1 JULY 1882, Page 1

A great Tory meeting was held at Willis's Rooms on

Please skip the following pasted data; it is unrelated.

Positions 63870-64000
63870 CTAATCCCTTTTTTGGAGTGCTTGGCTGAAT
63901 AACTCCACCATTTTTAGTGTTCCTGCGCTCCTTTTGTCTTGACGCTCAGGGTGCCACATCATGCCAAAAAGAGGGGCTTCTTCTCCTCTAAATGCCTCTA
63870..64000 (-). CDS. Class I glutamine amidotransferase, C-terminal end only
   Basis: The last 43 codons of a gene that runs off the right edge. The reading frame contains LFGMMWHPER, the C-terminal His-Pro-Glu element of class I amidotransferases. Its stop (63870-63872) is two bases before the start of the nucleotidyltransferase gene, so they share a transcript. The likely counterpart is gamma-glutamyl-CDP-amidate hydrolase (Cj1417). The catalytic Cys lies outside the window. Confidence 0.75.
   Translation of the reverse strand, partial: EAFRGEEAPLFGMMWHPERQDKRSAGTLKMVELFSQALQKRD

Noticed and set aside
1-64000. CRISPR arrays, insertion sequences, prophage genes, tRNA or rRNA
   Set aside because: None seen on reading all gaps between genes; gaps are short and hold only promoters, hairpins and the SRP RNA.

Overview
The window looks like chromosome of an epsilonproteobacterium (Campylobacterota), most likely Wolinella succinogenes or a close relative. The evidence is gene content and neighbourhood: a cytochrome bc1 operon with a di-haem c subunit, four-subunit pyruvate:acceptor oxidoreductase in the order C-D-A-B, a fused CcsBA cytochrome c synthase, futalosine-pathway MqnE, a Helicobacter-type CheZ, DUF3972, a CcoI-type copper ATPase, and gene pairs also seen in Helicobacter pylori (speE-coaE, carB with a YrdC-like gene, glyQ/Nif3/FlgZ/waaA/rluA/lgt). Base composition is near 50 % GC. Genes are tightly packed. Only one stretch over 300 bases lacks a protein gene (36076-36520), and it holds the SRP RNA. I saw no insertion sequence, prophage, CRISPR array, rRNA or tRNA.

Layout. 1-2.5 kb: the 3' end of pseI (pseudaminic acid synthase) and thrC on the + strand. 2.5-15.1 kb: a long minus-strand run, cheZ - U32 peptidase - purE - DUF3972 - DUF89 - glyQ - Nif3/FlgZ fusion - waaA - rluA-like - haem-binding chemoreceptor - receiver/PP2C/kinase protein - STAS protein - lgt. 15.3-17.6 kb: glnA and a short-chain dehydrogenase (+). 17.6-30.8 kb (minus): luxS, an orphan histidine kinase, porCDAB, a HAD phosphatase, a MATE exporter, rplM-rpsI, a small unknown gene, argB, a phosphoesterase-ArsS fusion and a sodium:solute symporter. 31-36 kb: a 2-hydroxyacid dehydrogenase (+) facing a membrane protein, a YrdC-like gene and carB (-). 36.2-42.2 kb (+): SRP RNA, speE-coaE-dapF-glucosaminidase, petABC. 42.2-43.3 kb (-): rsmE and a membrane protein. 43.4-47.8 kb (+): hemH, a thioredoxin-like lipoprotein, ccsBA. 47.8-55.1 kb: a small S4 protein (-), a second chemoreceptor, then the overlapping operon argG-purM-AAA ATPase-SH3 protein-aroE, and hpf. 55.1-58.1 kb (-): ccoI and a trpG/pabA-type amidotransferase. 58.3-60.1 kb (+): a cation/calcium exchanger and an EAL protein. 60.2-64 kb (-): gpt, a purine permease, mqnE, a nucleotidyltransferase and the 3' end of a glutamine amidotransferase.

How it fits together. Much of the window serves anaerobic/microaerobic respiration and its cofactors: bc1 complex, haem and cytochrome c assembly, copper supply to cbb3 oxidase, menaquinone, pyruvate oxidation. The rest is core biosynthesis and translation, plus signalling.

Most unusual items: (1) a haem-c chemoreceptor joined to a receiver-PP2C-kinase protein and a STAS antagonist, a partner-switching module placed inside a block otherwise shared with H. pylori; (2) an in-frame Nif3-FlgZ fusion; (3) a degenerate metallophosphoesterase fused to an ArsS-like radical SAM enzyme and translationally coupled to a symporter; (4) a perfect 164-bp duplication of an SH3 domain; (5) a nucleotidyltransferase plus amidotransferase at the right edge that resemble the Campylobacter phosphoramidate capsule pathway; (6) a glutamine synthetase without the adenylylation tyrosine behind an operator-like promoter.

Thurs- day, attended by all the heads of the party, but presided over by that political nondescript, Mr. E. P. Bouverie. The object was declared to be to assist in inducing the Government to main- tain its pledges and the traditional policy of England, and the note of the speeches was that it would maintain neither. Lord Salisbury pronounced, the policy of the Cabinet "dark, myste- rious, and unintelligible," and expected the country "to issue from the juncture with diminished authority and broken power, having accepted humiliations which will for ever jeopardise our position as a nation," "The honour of the country had been outraged," and no effort made to repair it beyond a reference to a Conference, which would not care about British interests. He believed that if Tewfik were abandoned, there would be a terrible impression produced in India, and that we should have "commenced to descend an inclined plane which leads from empire to contempt." Lord Russell or Lord Palmerston would have acted very differently. Lord Salisbury was as vicious as he could be ; and Sir Stafford Northcote, though milder in phrase, was equally strong in stating his conviction that the Govern- ment could not come out from the affair without discredit. The meeting agreed, cordially endorsing the Duke of Sutherland's opinion that this is "a jelly-fish Government." All which is doubtless intended to strengthen the hands of Lard Dufferin, whose very first argument with the Sultan must be that his Government has made up its mind.